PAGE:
Why You Should Not Skip the Genealogy in Preaching

Josh Buice

Open-Bible-Wood-Desk

Some of the more popular knocks on expository preaching make the claim that it’s too predictable, not led by the Spirit, and forces you to stay in a specific book of the Bible for far too long. Years ago, in an interview with Ed Stetzer, Andy Stanely charged expositors with “cheating” in their verse-by-verse approach to the pulpit ministry.

We certainly know of people who give expositional preaching a bad name by turning it into a data dump or a running commentary in a monotone voice. However, those exceptions should not be the defining marking of true biblical preaching.

Recently, as I was preaching through Luke’s Gospel, I came to the genealogy in chapter three. As I prepared that sermon, I wanted to urge the church and all new members who are coming into the life of our church to consider why I would commit an entire sermon to list of 77 names.

We Embrace the Principle: Tota Scriptura

The Reformers popularized five Latin slogans during the Reformation to emphasize their commitment to Scripture and to the doctrines of grace.

  • Sola Scriptura (Scripture Alone)
  • Sola Gratia (Grace Alone)
  • Sola Fide (Faith Alone)
  • Solus Christus (Christ Alone)
  • Soli Deo Gloria (To God Alone Be Glory)

This list of slogans intentionally begins with sola Scriptura. When we read creeds and confessions of church history, we notice that they often begin with an article on the Scriptures.  All doctrines and positions will emerge from a specific connection to the Scriptures.  A firm commitment to the Scriptures prevents additives and heretical alterations to the pure doctrines of the faith. The Reformers were champions of God’s Word and stood courageously upon the firm foundation of the Scriptures.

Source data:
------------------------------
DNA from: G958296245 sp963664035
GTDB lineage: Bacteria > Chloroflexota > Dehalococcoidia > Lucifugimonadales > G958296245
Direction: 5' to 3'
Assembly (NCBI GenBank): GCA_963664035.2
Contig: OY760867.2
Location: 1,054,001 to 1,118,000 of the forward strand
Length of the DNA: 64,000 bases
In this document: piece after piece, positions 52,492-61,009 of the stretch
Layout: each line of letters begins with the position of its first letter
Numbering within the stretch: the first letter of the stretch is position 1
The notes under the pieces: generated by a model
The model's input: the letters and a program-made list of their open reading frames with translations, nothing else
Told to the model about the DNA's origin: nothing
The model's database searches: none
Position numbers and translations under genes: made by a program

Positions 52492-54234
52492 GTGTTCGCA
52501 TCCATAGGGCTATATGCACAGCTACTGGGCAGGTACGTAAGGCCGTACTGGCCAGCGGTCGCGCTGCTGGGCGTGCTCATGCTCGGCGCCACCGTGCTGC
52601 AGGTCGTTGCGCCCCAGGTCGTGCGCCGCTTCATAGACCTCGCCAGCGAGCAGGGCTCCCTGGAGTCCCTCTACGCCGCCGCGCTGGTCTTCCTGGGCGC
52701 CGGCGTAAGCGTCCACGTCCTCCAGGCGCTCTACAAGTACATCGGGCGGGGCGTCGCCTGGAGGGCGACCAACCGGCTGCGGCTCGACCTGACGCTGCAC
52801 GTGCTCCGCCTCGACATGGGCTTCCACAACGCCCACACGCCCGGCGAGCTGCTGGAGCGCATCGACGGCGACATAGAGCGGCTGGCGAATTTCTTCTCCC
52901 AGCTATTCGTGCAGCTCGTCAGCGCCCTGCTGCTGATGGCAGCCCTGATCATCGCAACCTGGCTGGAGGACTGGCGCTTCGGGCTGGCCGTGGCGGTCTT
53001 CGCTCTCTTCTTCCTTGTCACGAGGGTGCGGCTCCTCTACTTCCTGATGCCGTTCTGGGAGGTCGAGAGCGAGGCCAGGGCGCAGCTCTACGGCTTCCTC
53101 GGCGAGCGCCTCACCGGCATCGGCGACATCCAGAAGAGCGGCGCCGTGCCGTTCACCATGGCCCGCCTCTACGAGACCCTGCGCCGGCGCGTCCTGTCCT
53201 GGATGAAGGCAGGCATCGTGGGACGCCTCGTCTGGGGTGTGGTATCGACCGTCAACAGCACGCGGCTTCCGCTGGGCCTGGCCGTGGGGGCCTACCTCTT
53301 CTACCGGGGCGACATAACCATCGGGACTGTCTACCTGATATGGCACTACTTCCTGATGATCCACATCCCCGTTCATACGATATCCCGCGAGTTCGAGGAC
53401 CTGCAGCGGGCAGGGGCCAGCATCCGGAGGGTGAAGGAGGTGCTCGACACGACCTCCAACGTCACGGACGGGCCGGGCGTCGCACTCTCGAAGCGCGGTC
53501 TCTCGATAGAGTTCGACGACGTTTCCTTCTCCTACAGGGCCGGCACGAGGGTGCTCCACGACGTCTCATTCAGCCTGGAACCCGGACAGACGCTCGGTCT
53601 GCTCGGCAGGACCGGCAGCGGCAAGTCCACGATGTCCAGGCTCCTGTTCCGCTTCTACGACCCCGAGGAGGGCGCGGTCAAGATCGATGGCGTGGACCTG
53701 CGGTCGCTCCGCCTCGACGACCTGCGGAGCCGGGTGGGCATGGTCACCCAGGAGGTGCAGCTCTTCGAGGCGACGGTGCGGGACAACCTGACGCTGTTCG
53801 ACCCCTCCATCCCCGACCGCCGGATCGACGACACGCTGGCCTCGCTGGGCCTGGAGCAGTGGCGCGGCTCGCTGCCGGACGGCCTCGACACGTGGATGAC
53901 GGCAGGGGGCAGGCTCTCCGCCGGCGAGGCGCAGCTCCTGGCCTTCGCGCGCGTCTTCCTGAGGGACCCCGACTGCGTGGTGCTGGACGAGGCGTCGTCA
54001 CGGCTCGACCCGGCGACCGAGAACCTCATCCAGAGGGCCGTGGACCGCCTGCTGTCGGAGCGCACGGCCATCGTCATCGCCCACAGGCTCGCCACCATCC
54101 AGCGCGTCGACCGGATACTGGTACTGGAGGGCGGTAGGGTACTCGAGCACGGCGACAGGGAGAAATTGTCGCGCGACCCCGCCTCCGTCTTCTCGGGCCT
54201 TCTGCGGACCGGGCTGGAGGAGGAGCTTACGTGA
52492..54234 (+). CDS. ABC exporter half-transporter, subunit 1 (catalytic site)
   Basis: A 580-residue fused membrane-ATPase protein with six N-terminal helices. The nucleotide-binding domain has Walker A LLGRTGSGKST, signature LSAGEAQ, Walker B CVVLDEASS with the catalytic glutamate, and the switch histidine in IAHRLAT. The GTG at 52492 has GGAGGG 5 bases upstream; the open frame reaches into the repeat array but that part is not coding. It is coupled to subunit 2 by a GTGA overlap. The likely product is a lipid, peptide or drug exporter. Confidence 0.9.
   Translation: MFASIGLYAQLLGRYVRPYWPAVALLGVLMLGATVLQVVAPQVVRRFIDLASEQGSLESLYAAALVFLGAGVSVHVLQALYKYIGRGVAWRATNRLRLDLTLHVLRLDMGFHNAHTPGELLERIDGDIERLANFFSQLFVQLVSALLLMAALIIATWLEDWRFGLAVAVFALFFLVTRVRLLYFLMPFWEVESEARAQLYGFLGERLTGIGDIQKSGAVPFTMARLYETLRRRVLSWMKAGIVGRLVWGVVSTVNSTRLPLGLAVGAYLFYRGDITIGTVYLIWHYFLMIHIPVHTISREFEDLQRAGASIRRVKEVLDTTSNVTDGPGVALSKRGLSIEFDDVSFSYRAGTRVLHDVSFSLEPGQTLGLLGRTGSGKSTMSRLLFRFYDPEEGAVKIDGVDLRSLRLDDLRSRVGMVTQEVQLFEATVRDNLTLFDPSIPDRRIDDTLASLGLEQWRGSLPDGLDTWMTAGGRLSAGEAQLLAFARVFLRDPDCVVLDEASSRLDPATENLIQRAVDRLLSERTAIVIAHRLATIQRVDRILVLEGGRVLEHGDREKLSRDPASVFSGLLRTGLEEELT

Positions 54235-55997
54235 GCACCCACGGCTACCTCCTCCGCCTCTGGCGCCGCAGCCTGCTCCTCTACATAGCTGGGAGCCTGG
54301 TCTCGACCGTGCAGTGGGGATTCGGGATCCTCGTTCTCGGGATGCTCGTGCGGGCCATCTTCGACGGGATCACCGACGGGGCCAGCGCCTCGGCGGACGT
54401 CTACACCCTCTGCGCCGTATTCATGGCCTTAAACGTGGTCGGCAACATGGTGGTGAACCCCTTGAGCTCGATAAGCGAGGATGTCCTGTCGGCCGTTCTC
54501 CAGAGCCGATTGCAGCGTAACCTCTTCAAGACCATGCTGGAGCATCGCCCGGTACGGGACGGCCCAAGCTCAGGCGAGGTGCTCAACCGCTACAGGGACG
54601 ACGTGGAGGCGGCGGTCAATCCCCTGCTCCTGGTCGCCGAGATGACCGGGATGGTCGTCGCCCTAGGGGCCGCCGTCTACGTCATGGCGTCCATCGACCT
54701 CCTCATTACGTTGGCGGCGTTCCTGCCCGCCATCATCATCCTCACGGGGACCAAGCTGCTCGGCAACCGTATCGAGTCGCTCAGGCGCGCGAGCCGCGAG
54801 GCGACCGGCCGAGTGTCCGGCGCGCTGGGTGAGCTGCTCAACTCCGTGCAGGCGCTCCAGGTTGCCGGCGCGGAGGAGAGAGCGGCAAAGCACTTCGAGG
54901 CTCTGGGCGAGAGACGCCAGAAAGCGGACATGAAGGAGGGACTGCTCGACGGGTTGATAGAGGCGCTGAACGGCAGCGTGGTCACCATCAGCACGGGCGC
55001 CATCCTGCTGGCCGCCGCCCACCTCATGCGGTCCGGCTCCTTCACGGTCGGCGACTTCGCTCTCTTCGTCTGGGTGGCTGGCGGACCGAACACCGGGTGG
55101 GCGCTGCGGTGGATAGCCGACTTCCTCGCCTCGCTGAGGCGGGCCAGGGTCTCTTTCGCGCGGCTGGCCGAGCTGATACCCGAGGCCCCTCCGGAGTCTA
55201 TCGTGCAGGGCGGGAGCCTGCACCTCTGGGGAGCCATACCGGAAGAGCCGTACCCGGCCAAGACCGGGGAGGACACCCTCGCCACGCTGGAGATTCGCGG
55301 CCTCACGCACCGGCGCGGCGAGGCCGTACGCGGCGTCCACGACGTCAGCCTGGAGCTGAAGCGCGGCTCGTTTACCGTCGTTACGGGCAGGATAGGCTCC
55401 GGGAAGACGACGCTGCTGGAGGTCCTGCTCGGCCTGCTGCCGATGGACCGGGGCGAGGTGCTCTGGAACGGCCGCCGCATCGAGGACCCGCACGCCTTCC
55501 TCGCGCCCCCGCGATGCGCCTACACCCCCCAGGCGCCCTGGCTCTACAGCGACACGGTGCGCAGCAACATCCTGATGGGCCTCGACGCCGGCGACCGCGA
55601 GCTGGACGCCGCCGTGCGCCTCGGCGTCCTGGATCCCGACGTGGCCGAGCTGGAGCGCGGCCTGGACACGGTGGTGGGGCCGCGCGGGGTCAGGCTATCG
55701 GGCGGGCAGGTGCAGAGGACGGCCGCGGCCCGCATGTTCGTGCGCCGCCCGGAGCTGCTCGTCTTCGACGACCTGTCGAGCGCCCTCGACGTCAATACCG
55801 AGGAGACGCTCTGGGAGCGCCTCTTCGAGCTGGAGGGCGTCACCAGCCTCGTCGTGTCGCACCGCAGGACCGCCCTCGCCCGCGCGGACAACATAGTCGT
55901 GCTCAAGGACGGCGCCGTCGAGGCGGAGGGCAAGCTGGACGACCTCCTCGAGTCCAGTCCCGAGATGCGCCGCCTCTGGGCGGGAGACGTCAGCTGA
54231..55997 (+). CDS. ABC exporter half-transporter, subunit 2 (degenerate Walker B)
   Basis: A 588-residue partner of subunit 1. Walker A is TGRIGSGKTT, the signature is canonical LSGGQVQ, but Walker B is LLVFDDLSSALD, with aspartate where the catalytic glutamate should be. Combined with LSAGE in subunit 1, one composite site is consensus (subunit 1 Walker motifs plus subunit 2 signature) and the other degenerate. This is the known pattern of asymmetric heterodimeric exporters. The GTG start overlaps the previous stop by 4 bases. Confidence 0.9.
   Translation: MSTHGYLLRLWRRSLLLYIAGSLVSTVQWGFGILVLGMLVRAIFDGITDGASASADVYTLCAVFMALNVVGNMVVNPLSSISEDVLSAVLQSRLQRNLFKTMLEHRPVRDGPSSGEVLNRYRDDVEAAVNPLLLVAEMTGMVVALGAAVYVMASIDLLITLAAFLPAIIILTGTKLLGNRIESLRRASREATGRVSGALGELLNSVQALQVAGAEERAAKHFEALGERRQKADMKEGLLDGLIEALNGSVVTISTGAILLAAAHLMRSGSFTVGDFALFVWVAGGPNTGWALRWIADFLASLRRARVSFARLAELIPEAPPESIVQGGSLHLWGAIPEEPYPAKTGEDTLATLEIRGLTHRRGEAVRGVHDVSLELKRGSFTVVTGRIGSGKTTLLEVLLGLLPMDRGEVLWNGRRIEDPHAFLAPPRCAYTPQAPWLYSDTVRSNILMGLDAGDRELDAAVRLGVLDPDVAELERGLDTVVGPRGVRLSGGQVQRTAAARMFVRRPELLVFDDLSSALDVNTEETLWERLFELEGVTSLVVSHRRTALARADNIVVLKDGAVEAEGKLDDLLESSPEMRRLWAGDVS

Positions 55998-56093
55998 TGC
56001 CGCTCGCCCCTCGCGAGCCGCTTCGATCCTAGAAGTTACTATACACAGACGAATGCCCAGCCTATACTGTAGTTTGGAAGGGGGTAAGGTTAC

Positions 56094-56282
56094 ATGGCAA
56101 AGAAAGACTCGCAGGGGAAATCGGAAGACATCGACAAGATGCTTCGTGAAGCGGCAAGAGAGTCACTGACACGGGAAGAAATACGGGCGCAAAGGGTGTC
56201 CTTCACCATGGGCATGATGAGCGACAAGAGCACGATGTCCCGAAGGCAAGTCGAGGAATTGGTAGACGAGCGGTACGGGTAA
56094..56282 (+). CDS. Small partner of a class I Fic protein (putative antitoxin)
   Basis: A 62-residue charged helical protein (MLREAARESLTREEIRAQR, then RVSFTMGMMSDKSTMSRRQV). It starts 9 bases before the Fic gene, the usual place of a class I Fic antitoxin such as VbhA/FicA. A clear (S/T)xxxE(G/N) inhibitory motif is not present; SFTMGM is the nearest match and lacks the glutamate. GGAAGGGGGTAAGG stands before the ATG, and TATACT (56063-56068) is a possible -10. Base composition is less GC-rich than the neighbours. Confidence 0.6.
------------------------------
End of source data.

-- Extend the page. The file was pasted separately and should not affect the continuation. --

A firm commitment to the Scriptures prevents additives and heretical alterations to the pure doctrines of the faith.

However, we must not forget that the Reformers were likewise committed to tota Scriptura. In other words, there are no wasted words in the Bible. Every sentence and every verb is placed there with intentionality by the Holy Spirit. Our commitment to the Bible must include a commitment to the whole of Scripture—including the genealogy.

If the church hears their pastor wax eloquent about the inerrancy, the authority, and the sufficiency of Scripture (especially on Reformation Sunday), and they watch him skip over the genealogy when preaching through a Gospel or through the text in Genesis—it could unintentionally create confusion and cause people to doubt the importance of every paragraph in the Bible.

If a pastor is willing to skip a genealogy because it’s perceived to be boring or because it’s a tongue twisting pronunciation exercise—he will likely be willing to skip over other verses (and doctrines) if it serves him best or protects him from undue controversy with people he’s entrusted to shepherd.

Expository preaching forces us to deal with every verse of Scripture and this prevents us from avoiding hard texts, difficult doctrines, and potentially divisive subjects. Sometimes a church needs to be stirred up on a specific issue and rightly so by what the Bible actually teaches. If a pastor is willing to skip a genealogy because it’s perceived to be boring or because it’s a tongue twisting pronunciation exercise—he will likely be willing to skip over other verses (and doctrines) if it serves him best or protects him from undue controversy with people he’s entrusted to shepherd.

In short, preaching the genealogy will bolster the church’s confidence in the totality of Scripture and create in them appreciation for their pastor who refuses to skip and jump around through the Scriptures—which nearly anyone can do.

We Can Learn Theology in a Genealogy

While a first glance at a list of 77 names might appear as if it’s rather shallow and lacking in theological depth for a sermon, if you take time to unpack the names and what’s being communicated by the author (in this case, Luke), you will discover a wealth of theology. If you’re intimidated by the pronunciation of the names, start early and practice. You might get a name or two wrong in your pronunciation, but you’ll likely get the theology right if you have a commitment to unpacking the text properly.

A refusal to skip over a genealogy demonstrates the heart of a true expositor who is committed to rightly dividing the Word of Truth.